DUNEDIN — For two seasons, Dunedin High football coach Mitch Disney went through practices that lasted hours, knowing the outcome was pretty much a foregone conclusion.
The Falcons did not have enough players — or talent — to compete with similar-sized programs. Disney found out what he was up against when he had 12 players show up for his first offseason workout in 2017.
The losses piled up — 43 straight to be exact.
As a result, the program was spiraling into football oblivion.
There were no signs of snapping that streak, especially after the new classifications and districts were released in the spring.
Dunedin was placed in a district that included six other teams from four different counties. It was not just challenging geographically. All six teams finished at least 5-5 last season.
Disney took drastic measures. He decided the program should become an independent.
The move meant the Falcons could not compete for the playoffs because they no longer belonged in a district.
But it also gave Disney flexibility with his schedule. He could now play games in which Dunedin could be competitive, maybe even win. The school’s administrative staff backed his proposal.
The Falcons scheduled games against private schools in lower classifications and against public that have gone through similar struggles. That not only helped Dunedin snap its losing streak, but create a winning one.
The team has won its first three games this season. Friday night, they face winless Seminole, Disney’s alma mater.
“We would have been traveling far away for games where we wouldn’t be close to winning,” Disney said of staying in the district. “That would have been more of a deterrent than anything else. We needed to boost morale. We needed to find games we could win. Going independent was the best route to do that.”
This is not the first time Pinellas County public schools have opted to become independents.
In 1993, Countryside, Northeast and Seminole decided to play an independent schedule rather than journey across the Sunshine Skyway to enter a district that included state title contenders Bradenton Manatee and Bradenton Southeast. Northeast and Seminole did the same thing from 1985-87.
The Falcons were a powerhouse during that time, advancing to two straight title games (1986-87).
The program has struggled to return to gridiron glory.
The past six seasons have seen the most drastic decline. Part of the problem is a constant turnover of coaches. Disney is the fourth coach during that span.
With no continuity, players either quit or leave for other schools. Disney ended up with just 23 players in 2017. The Falcons were outscored that season by a combined 459-6.
Nate Witherspoon, a senior offensive lineman, played the past two seasons on varsity. He was there for the routs, including a 74-0 loss to district opponent Lakewood two years ago.
“I had never played football before coming out two years ago,” Witherspoon said. “That loss to Lakewood was tough. Guys would tuck away their jerseys at school. They didn’t want anyone to know they were a part of the football team because we would all get ridiculed.”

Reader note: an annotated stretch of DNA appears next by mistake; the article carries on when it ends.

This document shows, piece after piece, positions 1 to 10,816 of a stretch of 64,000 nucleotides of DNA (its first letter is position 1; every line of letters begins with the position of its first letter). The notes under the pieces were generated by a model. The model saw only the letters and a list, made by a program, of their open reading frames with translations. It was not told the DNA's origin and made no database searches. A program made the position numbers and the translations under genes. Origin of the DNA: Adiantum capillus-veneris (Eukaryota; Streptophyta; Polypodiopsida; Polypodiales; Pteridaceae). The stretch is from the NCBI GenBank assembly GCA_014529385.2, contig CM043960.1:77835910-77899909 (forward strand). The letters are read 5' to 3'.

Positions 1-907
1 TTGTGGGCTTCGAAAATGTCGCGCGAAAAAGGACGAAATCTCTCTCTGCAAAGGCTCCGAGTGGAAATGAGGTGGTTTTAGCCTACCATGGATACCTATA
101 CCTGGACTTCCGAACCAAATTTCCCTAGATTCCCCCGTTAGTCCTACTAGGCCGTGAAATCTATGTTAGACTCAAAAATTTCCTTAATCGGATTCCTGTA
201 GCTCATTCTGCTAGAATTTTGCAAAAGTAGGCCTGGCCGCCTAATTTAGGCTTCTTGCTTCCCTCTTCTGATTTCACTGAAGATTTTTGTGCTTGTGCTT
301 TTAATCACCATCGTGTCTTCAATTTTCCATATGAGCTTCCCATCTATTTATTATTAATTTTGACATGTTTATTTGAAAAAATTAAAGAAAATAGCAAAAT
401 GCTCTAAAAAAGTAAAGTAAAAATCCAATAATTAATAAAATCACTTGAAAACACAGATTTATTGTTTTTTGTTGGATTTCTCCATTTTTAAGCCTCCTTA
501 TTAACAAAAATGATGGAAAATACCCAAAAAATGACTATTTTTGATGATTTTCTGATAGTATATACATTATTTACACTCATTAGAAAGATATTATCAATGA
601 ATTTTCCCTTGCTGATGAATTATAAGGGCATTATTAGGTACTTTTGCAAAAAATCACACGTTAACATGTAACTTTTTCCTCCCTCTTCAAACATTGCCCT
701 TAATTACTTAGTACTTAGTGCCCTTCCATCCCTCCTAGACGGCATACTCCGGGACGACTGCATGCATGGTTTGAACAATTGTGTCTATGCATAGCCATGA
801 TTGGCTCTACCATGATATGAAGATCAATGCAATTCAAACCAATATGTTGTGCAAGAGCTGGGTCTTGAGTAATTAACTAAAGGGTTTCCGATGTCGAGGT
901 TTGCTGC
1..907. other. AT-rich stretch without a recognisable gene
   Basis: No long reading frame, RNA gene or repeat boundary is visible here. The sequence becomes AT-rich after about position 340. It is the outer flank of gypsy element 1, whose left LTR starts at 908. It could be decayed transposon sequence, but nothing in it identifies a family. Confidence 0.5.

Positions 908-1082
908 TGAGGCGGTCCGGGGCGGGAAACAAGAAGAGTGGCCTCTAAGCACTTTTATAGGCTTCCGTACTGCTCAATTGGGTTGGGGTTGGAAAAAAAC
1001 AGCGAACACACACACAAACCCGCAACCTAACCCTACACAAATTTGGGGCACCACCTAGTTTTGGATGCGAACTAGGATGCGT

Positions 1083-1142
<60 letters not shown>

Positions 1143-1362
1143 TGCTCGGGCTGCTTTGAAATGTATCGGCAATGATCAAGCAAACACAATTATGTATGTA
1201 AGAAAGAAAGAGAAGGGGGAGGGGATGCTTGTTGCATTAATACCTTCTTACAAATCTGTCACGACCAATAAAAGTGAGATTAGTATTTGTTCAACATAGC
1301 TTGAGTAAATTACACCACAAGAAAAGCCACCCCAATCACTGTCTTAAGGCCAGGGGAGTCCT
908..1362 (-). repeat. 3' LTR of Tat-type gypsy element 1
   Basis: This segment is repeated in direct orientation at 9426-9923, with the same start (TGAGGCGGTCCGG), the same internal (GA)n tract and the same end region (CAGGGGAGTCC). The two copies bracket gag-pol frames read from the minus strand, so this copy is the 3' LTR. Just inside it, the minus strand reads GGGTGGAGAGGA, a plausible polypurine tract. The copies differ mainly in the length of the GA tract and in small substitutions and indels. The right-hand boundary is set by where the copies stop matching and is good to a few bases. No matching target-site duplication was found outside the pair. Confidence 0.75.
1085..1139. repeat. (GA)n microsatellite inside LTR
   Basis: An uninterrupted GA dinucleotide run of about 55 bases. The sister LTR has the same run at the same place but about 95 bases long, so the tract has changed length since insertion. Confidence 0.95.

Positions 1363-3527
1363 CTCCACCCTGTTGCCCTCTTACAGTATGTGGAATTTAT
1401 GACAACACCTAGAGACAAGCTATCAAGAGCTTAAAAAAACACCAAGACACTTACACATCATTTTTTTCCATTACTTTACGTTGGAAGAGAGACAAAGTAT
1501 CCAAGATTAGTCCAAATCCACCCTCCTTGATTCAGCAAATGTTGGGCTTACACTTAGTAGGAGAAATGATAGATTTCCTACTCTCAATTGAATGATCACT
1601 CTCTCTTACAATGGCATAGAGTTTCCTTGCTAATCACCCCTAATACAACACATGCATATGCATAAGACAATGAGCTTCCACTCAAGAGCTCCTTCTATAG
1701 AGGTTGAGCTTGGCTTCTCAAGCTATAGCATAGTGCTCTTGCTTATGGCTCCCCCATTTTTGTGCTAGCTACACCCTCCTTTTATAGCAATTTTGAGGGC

Disney proposed other solutions. Because the numbers were so low (the school has not fielded a junior varsity team the past two seasons), he wanted to scrap varsity football for a few years and build with a junior varsity team. The administrators balked at that idea because the upperclassmen would not be able to play junior varsity.
So Disney did the next best thing — go independent.
“All the players thought it was a great idea,” Witherspoon said. “It allows us to build something and grow.”
The numbers are up. The Falcons have 53 players, enough to field varsity and junior varsity teams. One of those players was running back Davious Haywood, who returned from disciplinary issues and leads the team in rushing yards.
And after beating Keswick Christian, Osceola and Tampa Bay Christian to start the season, morale is one the rise, too.
“The stands are now packed,” Witherspoon said. “People talk about the team at school. We can now wear our jerseys with pride.”
Football, Week 4
Mitchell at Pinellas Park, 7:30
Admiral Farragut at Cambridge Christian, 7:30 (at Skyway Park)
Lecanto at Central, 7:30
Nature Coast at Wiregrass Ranch, 7:30
Tampa Catholic at Land O’Lakes, 7:30
Zephyrhills at Wesley Chapel, 7:30
Clearwater at Largo, 7:30
East Bay at Gaither, 7:30
Middleton at Jefferson, 7:30
Lennard at Newsome, 7:30
Tampa Bay Tech at Plant, 7:30
Lakeland at Plant City, 7:30
Bloomingdale at Durant, 7:30
Alonso at Steinbrenner, 7:30
Lakewood at Boca Ciega, 7:30
Sunlake at East Lake, 7:30
Dunedin at Seminole, 7:30
St. Petersburg Catholic at Clearwater Central Catholic, 7:30
Hernando at Crystal River, 7
Citrus at Weeki Wachee, 7:30
Anclote at Gulf, 7:30
Cypress Creek at Pasco, 7:30
Chiefland at Hudson, 7:30
River Ridge at Tarpon Springs, 7:30
Florida A&M at Zephyrhills Christian, 7:30
Lakeland Santa Fe Catholic at Bayshore Christian, 7
Blake at Hillsborough, 7:30
King at Brandon, 7:30
Seffner Christian at Carrollwood Day, 7
Chamberlain at Bradenton Bayshore, 7:30
Spoto at Freedom, 7:30
Sarasota Booker at Jesuit, 7:30
Leto at Sickles, 7:30
American Collegiate at Tampa Bay Christian, 7
Riverview at Haines City, 7:30
Gibbs at Robinson, 7:30
Lakeland Kathleen at Strawberry Crest, 7:30
Wharton at Palm Harbor University, 7:30
Elder (Ohio) at Clearwater Academy, 7
Countryside at Osceola, 7:30
Indian Rocks Christian at Keswick Christian, 7
Northside Christian at Foundation Academy, 7
Contact Bob Putnam at email@example.com. Follow @BobbyHomeTeam.